Pittsburgh Hostel Project in South Side underway
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Anne Marie Toccket knows hostels. In her travels through more than 40 countries, the 28-year-old Bloomfield resident has stayed in them almost exclusively.
She also knows that people often have negative perception of hostels, a form of lodging that is often shared, believing that because rooms are less expensive, they are dirtier or uglier than a hotel.
"Hostels get a bad rap," she said. "And it's really not fair."
She's hoping to correct that impression in the next year with the opening of a $1.1 million hostel with 60 to 70 beds on the South Side.
"Our goal really is to change that perception and to bring what I think, in fact, will be one of the most innovative, in terms of concept and design, [hostels] that exists in the United States so far," she said.
It's the Pittsburgh Hostel Project, and Ms. Toccket is the director.
Planning for a hostel in Pittsburgh has been underway for years, after one located in Allentown closed in 2005, although a Lawrenceville man has been running a donation-only hostel out of his home since June.
The hostel Ms. Toccket envisions is larger than the one in Lawrenceville, with rates starting at $25 a night, and programming that could include something like a pierogi-making class for newcomers to Pittsburgh.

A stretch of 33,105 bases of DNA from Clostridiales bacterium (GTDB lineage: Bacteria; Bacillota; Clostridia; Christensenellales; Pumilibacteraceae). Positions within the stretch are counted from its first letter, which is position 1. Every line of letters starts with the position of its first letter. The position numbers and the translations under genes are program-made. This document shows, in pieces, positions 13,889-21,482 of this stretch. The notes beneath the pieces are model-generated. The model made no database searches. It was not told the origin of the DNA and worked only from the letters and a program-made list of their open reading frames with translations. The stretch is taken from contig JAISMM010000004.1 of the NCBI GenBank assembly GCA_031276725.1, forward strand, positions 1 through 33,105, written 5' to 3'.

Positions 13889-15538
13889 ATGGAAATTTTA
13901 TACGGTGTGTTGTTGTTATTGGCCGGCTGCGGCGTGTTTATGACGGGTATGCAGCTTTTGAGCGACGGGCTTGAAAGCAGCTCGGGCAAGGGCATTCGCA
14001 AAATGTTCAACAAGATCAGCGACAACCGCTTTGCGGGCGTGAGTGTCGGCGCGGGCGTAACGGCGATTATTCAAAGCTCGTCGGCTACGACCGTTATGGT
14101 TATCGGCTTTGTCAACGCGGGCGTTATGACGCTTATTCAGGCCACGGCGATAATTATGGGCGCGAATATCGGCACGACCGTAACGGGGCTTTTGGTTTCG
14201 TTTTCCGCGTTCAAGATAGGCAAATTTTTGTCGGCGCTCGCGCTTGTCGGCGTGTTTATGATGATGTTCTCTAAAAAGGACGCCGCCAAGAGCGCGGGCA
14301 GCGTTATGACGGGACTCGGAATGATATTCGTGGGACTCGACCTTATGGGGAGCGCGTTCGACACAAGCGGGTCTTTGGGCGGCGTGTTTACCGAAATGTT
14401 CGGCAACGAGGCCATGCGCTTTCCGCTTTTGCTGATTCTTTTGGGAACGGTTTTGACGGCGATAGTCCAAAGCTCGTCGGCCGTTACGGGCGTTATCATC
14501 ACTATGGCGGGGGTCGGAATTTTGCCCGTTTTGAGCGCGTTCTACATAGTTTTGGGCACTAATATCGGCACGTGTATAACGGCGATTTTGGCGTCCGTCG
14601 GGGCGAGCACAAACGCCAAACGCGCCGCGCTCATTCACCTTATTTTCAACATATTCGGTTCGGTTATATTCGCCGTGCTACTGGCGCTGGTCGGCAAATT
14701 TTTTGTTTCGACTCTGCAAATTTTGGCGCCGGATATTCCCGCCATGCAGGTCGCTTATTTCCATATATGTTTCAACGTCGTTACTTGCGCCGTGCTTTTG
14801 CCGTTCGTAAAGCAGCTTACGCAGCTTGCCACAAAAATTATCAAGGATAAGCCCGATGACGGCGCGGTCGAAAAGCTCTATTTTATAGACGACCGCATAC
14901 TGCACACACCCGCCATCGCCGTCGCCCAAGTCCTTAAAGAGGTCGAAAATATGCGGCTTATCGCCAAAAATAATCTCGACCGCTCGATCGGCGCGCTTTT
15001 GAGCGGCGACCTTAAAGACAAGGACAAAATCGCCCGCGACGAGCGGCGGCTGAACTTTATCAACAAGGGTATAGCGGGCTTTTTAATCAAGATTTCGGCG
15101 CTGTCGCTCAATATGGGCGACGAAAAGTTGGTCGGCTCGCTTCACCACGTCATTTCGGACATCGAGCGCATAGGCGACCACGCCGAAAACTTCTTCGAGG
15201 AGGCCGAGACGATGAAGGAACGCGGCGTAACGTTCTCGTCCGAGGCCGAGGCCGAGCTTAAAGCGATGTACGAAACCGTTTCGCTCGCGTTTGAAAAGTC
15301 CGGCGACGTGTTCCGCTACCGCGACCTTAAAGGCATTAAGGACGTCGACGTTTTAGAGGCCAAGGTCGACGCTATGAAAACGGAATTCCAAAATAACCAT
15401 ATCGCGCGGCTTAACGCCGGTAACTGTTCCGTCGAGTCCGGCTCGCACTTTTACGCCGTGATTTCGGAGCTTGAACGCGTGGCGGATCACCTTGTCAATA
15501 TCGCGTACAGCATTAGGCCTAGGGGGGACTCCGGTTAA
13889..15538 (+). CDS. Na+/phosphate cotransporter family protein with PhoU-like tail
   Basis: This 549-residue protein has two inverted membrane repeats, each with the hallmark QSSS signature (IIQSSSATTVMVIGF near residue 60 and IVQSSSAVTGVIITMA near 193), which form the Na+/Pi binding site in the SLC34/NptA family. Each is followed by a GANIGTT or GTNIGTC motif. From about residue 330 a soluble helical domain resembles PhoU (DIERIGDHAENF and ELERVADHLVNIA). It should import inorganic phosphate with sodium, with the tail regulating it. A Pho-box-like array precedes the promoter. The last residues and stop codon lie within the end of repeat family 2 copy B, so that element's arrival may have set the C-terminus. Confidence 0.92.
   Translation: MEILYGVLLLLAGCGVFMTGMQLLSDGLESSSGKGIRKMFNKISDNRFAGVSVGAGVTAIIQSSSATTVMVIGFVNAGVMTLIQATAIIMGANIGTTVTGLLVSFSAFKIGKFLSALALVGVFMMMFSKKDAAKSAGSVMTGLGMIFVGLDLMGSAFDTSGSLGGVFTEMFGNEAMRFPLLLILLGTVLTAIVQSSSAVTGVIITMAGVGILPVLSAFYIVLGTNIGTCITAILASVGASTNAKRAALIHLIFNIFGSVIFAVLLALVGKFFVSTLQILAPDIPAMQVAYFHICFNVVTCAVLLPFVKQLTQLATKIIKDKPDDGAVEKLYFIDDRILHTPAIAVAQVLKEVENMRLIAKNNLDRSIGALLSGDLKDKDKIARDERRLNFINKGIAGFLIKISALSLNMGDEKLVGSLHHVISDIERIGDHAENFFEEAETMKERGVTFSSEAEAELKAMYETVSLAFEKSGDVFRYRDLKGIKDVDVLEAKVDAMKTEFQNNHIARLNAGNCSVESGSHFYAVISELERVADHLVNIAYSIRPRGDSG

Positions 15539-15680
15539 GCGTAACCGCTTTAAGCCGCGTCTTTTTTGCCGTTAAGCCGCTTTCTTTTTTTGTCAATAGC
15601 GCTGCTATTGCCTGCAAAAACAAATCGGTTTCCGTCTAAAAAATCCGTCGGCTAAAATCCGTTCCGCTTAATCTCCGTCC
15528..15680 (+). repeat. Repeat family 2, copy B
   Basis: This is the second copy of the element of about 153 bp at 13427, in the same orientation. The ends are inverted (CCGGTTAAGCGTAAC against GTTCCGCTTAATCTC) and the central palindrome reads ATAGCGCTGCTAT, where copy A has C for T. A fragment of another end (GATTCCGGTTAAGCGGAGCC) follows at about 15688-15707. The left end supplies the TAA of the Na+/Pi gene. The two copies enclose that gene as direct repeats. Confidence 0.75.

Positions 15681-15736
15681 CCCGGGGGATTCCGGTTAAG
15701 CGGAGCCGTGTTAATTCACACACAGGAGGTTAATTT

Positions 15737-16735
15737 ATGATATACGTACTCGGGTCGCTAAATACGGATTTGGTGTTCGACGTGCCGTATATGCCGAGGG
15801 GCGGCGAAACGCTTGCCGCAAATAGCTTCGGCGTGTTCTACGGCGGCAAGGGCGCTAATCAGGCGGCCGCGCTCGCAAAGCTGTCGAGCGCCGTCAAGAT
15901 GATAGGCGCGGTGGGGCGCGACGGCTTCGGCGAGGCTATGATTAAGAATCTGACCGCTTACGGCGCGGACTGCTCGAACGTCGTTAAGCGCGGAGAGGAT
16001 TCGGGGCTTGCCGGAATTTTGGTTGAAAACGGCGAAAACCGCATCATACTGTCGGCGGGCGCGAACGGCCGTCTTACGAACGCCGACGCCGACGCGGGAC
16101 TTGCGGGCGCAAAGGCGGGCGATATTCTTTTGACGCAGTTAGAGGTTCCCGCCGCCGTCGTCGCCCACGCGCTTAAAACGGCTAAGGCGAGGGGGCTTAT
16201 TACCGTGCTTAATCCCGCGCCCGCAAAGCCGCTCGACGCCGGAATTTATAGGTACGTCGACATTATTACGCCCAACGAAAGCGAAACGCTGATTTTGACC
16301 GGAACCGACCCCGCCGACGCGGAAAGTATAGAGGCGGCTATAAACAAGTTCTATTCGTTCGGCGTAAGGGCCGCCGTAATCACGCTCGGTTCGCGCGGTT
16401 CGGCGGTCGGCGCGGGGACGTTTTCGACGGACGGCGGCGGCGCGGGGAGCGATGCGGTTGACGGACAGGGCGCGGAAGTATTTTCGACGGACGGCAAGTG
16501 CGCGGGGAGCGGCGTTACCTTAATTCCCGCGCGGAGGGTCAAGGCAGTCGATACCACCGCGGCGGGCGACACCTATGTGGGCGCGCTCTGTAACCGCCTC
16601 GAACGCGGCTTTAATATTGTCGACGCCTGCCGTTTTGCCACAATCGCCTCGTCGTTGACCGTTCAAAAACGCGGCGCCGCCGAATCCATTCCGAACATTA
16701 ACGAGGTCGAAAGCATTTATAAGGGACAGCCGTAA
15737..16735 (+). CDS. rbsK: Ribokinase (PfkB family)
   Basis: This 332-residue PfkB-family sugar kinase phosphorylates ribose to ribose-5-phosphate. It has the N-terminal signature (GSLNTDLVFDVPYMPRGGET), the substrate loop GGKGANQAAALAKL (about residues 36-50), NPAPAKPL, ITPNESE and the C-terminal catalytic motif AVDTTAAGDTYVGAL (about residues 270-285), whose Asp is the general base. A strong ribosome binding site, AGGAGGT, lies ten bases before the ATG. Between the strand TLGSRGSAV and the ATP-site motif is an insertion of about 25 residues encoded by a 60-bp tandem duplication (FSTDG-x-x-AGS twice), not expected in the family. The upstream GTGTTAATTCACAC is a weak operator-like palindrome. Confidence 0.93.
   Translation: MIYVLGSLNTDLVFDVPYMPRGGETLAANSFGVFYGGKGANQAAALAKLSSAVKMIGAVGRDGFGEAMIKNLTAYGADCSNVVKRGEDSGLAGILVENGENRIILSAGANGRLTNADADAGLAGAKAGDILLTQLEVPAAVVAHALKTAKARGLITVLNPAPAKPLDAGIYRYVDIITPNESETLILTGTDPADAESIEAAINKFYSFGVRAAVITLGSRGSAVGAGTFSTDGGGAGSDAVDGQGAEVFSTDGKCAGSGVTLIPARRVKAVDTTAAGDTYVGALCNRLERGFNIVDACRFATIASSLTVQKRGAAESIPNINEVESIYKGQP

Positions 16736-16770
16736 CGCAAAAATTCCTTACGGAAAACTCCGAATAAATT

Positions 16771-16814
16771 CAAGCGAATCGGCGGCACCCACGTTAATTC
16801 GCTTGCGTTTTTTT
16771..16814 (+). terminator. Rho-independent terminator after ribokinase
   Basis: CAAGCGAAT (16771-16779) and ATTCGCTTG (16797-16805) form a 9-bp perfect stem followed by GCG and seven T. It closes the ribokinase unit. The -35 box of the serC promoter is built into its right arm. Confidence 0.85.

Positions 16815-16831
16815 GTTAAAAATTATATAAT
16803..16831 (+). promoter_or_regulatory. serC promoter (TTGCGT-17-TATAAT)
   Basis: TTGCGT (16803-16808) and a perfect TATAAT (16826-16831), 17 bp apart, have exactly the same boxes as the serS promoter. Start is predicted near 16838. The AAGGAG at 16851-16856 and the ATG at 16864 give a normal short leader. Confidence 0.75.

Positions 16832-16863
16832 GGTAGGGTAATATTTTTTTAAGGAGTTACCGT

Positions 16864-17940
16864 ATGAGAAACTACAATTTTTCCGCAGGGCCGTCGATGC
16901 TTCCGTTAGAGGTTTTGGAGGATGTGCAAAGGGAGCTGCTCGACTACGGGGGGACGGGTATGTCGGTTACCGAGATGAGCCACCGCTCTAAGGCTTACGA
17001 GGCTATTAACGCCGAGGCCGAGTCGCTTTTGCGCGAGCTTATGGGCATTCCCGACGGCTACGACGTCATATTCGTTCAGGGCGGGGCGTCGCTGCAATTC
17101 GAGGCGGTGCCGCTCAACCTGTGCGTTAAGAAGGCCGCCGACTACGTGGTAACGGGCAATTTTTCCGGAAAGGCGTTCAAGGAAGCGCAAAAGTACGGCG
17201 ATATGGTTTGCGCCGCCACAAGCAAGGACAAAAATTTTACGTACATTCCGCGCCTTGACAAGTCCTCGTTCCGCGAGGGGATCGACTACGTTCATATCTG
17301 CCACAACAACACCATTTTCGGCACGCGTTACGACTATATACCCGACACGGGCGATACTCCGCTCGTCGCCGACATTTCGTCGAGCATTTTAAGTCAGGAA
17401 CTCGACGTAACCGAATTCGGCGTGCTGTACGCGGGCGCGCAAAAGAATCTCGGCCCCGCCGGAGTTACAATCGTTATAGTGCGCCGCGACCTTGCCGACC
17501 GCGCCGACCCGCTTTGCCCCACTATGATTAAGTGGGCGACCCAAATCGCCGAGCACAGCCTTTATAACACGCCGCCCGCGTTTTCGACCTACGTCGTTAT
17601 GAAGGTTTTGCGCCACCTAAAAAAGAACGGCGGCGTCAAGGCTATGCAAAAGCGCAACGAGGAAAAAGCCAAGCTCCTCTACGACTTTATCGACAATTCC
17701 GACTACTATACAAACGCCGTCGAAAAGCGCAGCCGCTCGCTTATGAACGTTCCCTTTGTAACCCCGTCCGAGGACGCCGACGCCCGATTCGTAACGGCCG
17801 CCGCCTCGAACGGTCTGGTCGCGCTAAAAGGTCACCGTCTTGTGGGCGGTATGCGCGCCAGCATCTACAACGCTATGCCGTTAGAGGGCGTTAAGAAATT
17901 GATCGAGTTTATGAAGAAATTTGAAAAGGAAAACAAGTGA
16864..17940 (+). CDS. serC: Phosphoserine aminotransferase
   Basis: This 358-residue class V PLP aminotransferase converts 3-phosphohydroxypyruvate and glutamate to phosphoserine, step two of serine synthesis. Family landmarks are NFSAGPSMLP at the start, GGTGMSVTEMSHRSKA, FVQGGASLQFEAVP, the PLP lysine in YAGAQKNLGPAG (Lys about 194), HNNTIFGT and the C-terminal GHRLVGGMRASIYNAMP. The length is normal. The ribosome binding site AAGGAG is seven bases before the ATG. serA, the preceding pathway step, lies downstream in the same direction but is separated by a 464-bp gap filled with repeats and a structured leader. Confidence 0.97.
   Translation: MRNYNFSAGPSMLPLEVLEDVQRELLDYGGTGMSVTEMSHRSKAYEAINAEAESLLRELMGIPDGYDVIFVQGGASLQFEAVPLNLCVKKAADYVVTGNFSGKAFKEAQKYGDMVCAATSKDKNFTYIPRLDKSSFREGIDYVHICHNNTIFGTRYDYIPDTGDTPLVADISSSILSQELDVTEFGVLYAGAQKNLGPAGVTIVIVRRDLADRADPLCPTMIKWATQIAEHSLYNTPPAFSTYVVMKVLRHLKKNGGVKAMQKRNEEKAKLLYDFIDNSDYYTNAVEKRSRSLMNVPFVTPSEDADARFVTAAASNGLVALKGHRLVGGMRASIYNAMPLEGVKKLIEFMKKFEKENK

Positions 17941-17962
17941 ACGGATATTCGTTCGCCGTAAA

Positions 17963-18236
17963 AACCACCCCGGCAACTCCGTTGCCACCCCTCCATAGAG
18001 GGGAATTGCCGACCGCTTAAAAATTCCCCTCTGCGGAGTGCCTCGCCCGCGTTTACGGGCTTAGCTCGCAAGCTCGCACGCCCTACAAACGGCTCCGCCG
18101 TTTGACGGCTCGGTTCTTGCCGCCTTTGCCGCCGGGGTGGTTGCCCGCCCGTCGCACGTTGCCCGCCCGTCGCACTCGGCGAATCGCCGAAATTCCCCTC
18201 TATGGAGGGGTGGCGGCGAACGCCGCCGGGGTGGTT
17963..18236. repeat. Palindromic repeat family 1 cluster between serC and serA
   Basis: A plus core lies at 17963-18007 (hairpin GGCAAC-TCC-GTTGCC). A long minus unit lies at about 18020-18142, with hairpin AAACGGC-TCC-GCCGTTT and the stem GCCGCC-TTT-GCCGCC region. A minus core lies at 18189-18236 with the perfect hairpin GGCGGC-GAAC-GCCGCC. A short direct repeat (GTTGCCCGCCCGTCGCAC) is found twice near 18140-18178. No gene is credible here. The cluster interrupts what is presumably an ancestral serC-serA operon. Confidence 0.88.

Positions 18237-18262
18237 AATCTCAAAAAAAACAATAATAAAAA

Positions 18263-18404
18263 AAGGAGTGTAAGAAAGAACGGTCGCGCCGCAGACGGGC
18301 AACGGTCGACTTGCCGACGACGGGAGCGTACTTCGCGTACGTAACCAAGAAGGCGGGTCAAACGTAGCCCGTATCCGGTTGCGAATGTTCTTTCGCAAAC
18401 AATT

Ms. Toccket was named director of the Pittsburgh Hostel Project last summer, when the group secured 10,000 square feet of space on two floors of a building at 14th and East Carson Streets on the South Side, which also houses the Beehive Coffeehouse.
Tom Tripoli, the building's owner, has offered to provide $600,000 of the costs to convert the building into a hostel, and Ms. Toccket is working to raise the remaining $500,000, through a combination of grants, crowdsourcing, donations from businesses and foundations, and fundraising events.
"The hope is that we can raise this money in Pittsburgh," she said.
Already, she said, the project has received a $15,000 pledge from American Eagle Outfitters, which has its headquarters on the South Side, and a $1,000 grant from the Sprout Fund to support community meetings about the hostel project.
Her goal is to open a hostel, with non-profit status, by early 2014. Ms. Toccket keeps in touch with many of the people she has met in her world travels and has told them about her hostel-starting plans.
They tell her that when the hostel opens, they will come visit.
First Published January 3, 2013 3:37 pm